The Goddess has never met a potato she doesn’t like…you too? And mashed potatoes offer the most amazing amount of comfort to her. I think they do to many people. If you’re a purest, then take a look at Mashed Potato Perfection. Plain, simply prepared mashed potatoes are truly a thing of beauty, butsome she ran the idea of flavored mashed potatoes up the flagpole, and quite a few of you expressed interest. The Goddess is hoping you will let us know what you add into your mashed potatoes. I’m guessing there are some things you’ll think of that have never crossed her mind…she’s pretty easy to fool, you know! Therefore, we’re going to explore some possibilities.
From time to time, The Goddess has been known to add things to mashed potatoes. You know, like dillweed, caramelized onions, cheese…mounds and mounds of cheese. Sometimes she adds various veggies, and cooked winter squash or sweet potatoes (both of which are nice on a chicken-based Shepherd’s Pie)…you get the idea. Really, more or less whatever floats her boat at the moment, what she has in the fridge and what she’s going to serve with or on top of the potatoes. This dish, while based on mashed potatoes, is a dish unto itself. We’re going to make pierogi lasagne. Why not? Think about it a moment. I’ll wait. Doesn’t it just make perfect sense? This is basically a giant pierogi. And way less time consuming. It’s best made ahead, even the day before and it is the perfect buffet food. There are those who will think this is a sacrilege and The Goddess gets that. Pierogies are a labor of love. But, there’s a time and a place (my kitchen!) for this version. Sometimes it’s a good thing to eat outside the box, or in this case, the dumpling.
This is actually a reason to make extra mashed potatoes. Leftovers are a wonderful thing. So we have our mashed potatoes, but you want them to be more purée-like; just a tad soupy. You also want to slightly under-cook the pasta; you want it to soften enough to handle, but still need to be cooked further. You’ll fry your bacon, remove all but a couple of tablespoons of the fat and sauté the onion in that. You want the onion to soften and pick up some color, but not burn!
Now, you’re ready to assemble the Giant Pierogi! Oil a 9×9-inch casserole. If you’re going to bake this right away, then preheat the oven to 350°F. Pour about 2 tablespoons of the half-and-half in the bottom of the the dish. Lay a single layer of the noodles in; cut to fit, if needed. Plop about 1 cup of mashed potatoes on the pasta; spread them evenly to the edges. Sprinkle 1/3 of the onions evenly over the potatoes, then about a handful of shredded cheddar evenly over the onions. Repeat this layer two more times, ending with the cheddar. I add a thicker layer of cheddar for the top layer. Bake for 30 minutes, or until the center is hot and all the cheese is melty and delicious! Let stand for about 10 minutes to allow it to set. Cut into squares, and serve. You may wish to sprinkle with some of the crumbled bacon and chives. I like to serve sour cream on the side (or on top) and a good glob of sautéed onions and crumbled bacon. If you like sauerkraut, add that to the middle layer. It can just be plain, very well-drained sauerkraut or you can make Oma’s Sauerkraut, but omit the apples. Sautéed mushrooms are also a delicious addition. See…outside the box!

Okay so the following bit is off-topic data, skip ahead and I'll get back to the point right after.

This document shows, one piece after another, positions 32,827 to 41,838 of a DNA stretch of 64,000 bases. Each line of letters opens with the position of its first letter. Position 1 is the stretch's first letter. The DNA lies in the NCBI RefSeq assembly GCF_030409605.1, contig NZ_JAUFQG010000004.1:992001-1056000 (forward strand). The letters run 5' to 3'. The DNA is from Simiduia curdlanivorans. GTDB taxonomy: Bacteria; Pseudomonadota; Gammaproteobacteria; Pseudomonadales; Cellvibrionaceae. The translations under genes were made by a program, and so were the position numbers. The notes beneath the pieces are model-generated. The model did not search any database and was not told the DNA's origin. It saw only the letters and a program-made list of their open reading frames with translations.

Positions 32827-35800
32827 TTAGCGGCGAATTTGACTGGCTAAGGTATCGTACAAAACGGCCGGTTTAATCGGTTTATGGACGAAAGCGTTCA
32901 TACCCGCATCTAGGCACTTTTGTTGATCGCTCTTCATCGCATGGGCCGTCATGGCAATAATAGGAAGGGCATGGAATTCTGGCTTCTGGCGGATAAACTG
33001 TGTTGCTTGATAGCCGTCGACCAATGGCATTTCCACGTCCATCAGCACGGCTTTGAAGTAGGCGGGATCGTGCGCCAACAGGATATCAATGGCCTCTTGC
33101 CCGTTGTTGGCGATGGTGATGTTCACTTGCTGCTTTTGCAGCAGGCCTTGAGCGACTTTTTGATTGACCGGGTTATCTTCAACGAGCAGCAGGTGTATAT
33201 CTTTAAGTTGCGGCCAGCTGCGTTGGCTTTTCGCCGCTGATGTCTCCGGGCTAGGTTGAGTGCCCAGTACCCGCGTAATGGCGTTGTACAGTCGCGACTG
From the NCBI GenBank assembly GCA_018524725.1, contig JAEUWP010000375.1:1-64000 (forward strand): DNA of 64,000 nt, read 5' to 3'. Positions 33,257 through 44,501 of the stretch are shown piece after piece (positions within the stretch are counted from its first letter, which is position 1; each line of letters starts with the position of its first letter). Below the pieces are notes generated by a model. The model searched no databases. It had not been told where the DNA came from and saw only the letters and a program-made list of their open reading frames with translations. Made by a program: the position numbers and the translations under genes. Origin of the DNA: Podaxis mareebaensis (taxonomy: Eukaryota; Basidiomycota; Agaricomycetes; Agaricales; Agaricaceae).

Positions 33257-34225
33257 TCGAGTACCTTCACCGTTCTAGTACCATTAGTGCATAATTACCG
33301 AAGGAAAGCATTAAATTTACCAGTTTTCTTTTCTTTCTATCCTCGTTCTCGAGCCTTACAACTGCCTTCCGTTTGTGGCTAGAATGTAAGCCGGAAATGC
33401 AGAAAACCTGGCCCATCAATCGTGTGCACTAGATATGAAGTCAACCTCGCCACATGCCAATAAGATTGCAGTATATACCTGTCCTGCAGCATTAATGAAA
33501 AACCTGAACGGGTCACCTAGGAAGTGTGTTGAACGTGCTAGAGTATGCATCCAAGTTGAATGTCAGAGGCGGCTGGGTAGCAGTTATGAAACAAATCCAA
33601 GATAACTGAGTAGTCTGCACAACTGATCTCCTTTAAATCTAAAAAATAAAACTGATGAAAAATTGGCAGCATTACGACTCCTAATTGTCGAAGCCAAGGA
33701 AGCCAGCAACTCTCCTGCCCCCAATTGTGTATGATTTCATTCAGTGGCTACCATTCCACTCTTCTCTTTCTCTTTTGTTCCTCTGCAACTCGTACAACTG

You could serve this as a side, but it makes a fine main course, and without the bacon (or bacon fat), is vegetarian. If gluten is an issue, use gluten-free lasagne noodles.
This is a great buffet dish and can be assembled ahead (I think it’s better that way!)
- 5 cups prepared Mashed Potato Perfection
- 6 slices bacon, coarsely diced, fried and crumbled
- 1 large onion, finely minced (about 2 cups)
- 2-3 tablespoons rendered bacon fat
- 3-4 tablespoons half-and-half
- 1 1/2 cups shredded cheddar cheese
- 4-6 lasagne noodles, cooked (see NOTE)
- 3/4 cup Oma’s Sauerkraut (optional)
- 1 cup finely chopped mushrooms, sautéed (optional)
- Finely minced fresh chives or parsley, for garnish
- Sour cream, for service
Prepare the mashed potatoes as directed. But, add additional liquid until they are more of a puréed consistency. Salt them more heavily, as the pasta will pull salt from the potatoes. You’ll be making about half a batch.
In a skillet over medium heat, sauté the onion in the bacon fat until they soften and brown a bit. Set aside. Cook the lasagne noodles until just slightly underdone.
Begin assembling the dish. Oil a 9×9-inch casserole (deeper is better!). Preheat the oven to 350°F. Pour about 2 tablespoons of the half-and-half in the bottom of the the dish. Lay a single layer of the noodles in; cut to fit, if needed. Plop about 1 cup of mashed potatoes on the pasta; spread evenly to the edges. Sprinkle 1/3 of the onions evenly over the potatoes, then about a handful of shredded cheddar evenly over the onions. Repeat this layer two more times, ending with the cheddar. I add a thicker layer of cheddar for the top layer. MAKE AHEAD: You may make this early in the day or the day before to this point. Cover tightly with plastic wrap and refrigerate. When ready to bake, remove from the fridge at least 30 minutes before baking. You may need an additional 5 minutes in the oven.
Let stand for at least 10 minutes before serving. Sprinkle with chives or parsley, as well as the crumbled bacon. Serve with a dollop of sour cream on top, or on the side, as desired.
NOTE: Lasagne noodles come in different sizes and thickness. I prefer the thinner ones, but either work. They should just be barely tender, as they will cook and absorb some of the liquid from the potatoes. You may add a layer of sauerkraut in the middle, along with sautéed mushroom, if desired.
Pierogi Lasagne Recipe©Marcia Lahens 2021. All rights reserved.